No one does self loathing like Boston does self loathing

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Every city has a unique vibe when it comes to bad baseball news.  A lot of cities do the panic thing with some local  flavor or another. Many others simply tune out and look to another sport like football or hockey to take their minds off things. If the Yankees are doing poorly there’s usually some reference to an off-the-field distraction or clubhouse dispute as a means of explaining it all.  Chicago tends to go historical and take its bad news as if it had been ordained by Fate.

But Boston? Oh man, Boston does bitter better than ANYONE:

The math says the Sox are probably going to qualify for the tournament, but they should be barred on sheer principle and merit. Let the worthy teams participate in the playoffs. The Sox are not worthy. Really, how do you root for these guys anymore?

Sure, this is Dan Shaughnessy, but he’s been stirring the pot in Boston for a long time so he knows this will resonate with a lot of people.  Only question is whether, in the event the Sox make the playoffs and win it all, he turns on a dime and writes some book about it being all magical and crap.  I sort of hope he does, actually, because that kind of chutzpah can be a thing of beauty. I’d probably buy three copies.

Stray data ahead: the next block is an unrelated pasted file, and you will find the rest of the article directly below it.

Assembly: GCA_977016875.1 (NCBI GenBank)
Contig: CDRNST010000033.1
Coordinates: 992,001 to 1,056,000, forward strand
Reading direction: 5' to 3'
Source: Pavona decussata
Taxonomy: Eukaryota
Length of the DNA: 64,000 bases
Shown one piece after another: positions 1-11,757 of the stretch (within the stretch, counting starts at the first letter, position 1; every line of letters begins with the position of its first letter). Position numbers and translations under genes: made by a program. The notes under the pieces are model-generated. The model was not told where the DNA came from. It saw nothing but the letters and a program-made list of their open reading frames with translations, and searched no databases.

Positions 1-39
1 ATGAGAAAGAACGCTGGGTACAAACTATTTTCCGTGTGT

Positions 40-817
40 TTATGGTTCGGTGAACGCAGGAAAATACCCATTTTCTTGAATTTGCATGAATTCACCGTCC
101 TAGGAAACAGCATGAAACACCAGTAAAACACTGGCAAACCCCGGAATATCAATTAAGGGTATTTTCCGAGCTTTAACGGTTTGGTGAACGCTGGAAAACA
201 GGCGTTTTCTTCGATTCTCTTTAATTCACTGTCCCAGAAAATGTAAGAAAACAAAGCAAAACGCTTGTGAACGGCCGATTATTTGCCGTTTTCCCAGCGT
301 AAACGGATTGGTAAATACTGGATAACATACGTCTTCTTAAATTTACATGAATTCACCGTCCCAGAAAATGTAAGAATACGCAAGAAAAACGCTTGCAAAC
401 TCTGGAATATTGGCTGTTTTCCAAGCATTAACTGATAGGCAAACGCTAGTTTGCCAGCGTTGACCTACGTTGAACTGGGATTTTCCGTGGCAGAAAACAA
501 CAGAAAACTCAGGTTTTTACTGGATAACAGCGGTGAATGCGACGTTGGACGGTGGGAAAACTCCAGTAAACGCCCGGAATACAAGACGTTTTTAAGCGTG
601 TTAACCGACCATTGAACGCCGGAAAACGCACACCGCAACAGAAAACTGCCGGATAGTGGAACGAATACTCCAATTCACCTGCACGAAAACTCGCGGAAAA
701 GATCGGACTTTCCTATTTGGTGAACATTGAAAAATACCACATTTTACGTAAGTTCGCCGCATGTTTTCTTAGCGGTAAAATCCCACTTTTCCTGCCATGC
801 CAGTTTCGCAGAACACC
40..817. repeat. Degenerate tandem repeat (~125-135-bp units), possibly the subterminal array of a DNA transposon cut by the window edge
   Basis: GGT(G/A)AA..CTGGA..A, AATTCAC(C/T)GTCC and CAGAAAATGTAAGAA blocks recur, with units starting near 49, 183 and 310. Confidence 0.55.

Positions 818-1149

Oh well. My only regret is that we have less than a week for the fan bases in Boston, Atlanta, St. Louis and Tampa Bay to tear themselves apart in their own unique way.  It’s great fun.

Kenley Jansen expected to be OK for spring training after heart procedure

Kenley Jansen
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Building on a report from early September, Dodgers closer Kenley Jansen is slated to undergo a heart procedure on November 26. The estimated recovery time ranges from two to eight weeks, according to comments Jansen made Friday, and he expects to be able to rejoin the team once spring training rolls around next year.

Jansen, 31, was first diagnosed with an irregular heartbeat in 2011 and missed significant time during the 2011, 2012, and 2018 seasons due to the condition. He underwent his first surgery to correct the irregularity in 2012, but suffered recurring symptoms that could not be treated long-term with the heart medication and blood thinners that had been prescribed to him. Scarier still was the “atrial fibrillation episode” that the reliever experienced during a road trip to Colorado in August; per MLB.com’s Ken Gurnick, the high altitude exacerbated his heart condition and left him susceptible to future episodes in the event that he chose to return to the Rockies’ Coors Field.

Heart issues notwithstanding, the veteran right-hander pitched through his third straight All-Star season in 2018. Overall, he saw a downward trend in most of his stats, but still collected 38 saves in 59 opportunities and finished the season with a respectable 3.01 ERA, 2.1 BB/9 and 10.3 SO/9 through 71 2/3 innings. In October, he helped carry the Dodgers to their second consecutive pennant and wrapped up his sixth postseason run with three saves, two blown saves, and a 1.69 ERA across 10 2/3 innings.